Would you have heard the warning bells by now?
So, what information did the guy have about me? He had a phone number and a name and he could tell me that I was using Windows on my PC. When pressed, he could not tell me what operating system I was using or any other personal information concerning my computer, apparently because the Data Protection Act would not let him disclose that to me.
Hmmmmm....are we feeling suspicious yet?
He had quite a convincing spiel and you could tell that he was sticking to the script that he had in front of him, with no deviation and no engagement in the conversation.  He starts to get aggressive about how MS Windows is going to shut my PC down if I don't listen to him and let him prove to me that there are errors on my computer...even questioning my technical ability!  Oh yes, and apparently it would not matter which computer I was on or that I am not the designated person that he was supposed to be calling...because we are all using the same home internet connection and the errors are definitely coming from my computer!
So, ok, what does he want me to do, click Start, go to Run, My Computer, Computer Management, Event Viewer...and here we are looking at a list of daily error messages. Well, yes, of course there are error messages, hundreds of them, I am using Microsoft Windows, this is normal, every little glitch does get logged and listed here. What is his point?
At this point, my lack of cooperation and questioning his legitimacy as a caller prompts him to 'pass me to his supervisor'. Standard call centre practice, yes, but in this case, a second opinion to see if I am worth pressing further.  The 'supervisor' is bright and cheerful and starts with 'let's start from the beginning' to which I say 'oh no, not again', to which he states 'oh and can you tell me what happened' and I reply 'I was getting frustrated with your colleague...' Click...bzzzzzzzzzzzzz...and suddenly I am no longer speaking to anyone.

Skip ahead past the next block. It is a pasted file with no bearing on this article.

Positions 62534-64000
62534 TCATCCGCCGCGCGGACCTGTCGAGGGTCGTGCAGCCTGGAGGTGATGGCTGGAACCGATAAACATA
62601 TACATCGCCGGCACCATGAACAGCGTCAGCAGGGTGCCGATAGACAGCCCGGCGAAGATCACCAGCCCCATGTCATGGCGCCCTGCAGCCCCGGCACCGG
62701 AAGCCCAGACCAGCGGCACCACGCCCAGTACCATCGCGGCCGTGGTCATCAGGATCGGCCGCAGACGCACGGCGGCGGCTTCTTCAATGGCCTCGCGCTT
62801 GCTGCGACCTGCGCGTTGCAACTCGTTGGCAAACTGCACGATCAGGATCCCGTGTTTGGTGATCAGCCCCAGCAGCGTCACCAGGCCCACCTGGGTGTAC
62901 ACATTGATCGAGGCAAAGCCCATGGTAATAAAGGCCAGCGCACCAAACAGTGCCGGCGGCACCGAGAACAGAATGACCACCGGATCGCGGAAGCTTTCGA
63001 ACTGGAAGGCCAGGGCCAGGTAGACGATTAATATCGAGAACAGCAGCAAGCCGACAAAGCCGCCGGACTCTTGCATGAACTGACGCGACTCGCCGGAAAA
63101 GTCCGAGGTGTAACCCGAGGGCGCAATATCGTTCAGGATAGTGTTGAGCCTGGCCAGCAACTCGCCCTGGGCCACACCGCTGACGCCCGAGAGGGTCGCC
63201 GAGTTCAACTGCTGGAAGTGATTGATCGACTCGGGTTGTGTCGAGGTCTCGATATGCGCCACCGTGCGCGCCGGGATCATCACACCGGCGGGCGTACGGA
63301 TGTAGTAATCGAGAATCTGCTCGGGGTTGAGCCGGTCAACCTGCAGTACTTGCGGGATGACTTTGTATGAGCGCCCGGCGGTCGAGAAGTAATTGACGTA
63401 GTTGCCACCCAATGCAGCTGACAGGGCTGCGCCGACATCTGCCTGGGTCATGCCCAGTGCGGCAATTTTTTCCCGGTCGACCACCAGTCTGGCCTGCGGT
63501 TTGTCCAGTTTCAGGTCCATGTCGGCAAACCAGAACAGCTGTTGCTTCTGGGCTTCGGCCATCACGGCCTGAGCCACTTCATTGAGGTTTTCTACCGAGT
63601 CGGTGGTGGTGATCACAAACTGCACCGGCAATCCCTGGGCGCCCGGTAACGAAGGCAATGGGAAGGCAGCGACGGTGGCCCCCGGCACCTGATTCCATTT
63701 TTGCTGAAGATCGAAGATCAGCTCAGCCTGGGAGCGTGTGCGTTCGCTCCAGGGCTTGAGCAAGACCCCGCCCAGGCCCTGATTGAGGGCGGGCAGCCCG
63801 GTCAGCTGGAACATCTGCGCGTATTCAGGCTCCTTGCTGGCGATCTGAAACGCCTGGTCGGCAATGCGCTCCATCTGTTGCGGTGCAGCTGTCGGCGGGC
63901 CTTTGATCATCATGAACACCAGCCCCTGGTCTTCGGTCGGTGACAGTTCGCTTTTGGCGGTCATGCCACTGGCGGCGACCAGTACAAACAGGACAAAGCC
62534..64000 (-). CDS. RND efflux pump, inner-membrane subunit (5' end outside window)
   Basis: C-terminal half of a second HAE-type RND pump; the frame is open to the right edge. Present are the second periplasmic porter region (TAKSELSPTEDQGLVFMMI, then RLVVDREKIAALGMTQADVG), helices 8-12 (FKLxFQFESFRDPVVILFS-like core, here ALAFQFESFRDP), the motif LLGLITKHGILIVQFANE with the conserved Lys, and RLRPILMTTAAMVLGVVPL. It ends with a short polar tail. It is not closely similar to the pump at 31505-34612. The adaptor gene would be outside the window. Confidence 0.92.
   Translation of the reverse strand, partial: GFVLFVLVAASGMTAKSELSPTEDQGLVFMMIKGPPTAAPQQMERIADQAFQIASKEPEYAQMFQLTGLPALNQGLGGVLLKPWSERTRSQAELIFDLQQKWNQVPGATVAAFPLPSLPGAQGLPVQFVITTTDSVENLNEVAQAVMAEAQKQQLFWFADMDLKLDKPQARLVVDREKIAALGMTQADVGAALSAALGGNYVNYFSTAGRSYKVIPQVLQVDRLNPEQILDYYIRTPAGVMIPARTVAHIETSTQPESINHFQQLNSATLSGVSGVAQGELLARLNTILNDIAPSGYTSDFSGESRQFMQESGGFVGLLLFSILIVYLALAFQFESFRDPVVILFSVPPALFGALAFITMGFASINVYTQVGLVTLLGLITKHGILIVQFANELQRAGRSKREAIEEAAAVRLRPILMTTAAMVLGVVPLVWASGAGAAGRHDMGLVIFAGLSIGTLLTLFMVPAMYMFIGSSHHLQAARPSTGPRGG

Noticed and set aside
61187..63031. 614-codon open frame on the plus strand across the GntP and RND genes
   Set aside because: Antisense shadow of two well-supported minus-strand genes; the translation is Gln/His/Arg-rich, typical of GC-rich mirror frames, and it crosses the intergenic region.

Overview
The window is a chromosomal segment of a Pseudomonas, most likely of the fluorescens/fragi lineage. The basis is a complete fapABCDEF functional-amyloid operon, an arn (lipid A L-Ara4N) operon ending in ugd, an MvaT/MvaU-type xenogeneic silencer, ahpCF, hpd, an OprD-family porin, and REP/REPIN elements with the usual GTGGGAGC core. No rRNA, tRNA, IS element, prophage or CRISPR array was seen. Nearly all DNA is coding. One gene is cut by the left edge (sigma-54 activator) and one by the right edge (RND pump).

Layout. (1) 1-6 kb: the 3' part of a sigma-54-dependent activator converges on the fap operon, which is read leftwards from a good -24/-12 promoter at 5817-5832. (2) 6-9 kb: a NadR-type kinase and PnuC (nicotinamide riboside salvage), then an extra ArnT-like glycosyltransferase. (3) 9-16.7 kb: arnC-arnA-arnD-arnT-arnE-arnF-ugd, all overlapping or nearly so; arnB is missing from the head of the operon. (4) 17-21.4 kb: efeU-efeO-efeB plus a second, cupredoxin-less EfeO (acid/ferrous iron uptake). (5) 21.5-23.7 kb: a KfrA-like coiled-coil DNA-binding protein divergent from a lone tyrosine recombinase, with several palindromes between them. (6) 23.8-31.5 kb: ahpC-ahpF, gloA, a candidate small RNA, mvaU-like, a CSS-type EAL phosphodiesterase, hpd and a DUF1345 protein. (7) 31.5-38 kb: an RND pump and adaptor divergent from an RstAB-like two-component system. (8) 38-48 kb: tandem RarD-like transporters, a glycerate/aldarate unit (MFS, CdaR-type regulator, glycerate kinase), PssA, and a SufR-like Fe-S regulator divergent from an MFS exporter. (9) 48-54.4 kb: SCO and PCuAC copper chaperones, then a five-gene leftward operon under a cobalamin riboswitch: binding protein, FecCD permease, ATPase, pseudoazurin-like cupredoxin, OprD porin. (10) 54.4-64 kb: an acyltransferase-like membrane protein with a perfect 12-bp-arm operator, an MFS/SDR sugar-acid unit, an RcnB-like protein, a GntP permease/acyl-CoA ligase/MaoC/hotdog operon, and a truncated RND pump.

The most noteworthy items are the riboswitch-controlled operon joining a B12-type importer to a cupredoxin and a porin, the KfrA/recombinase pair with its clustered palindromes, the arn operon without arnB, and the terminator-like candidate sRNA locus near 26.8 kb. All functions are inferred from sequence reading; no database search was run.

Yes, I'm pretty sure that was a scam, but just to prove it to myself, I logged in to Microsoft Support and had a live online chat with a very nice man called Matthew, who confirmed that Microsoft does not make cold calls to residential customers.  Well, that was a surprise wasn't it!
Had I taken this call seriously at any point, the scammer would no doubt have asked my for personally identifiable data, login information, passwords and likely asked me to download software onto my computer.  The risks of any of these actions would have compromised my computer, security and lead me to being hacked, phished and probably been the target of identity theft and fraud. More information on avoiding phone scams is available on the Microsoft Security website.
On the plus side, the call did remind me to run my software updates and connect my external hard drive for a fresh back-up.  So, I'm hoping that by writing this post I will at least remind someone else to do likewise!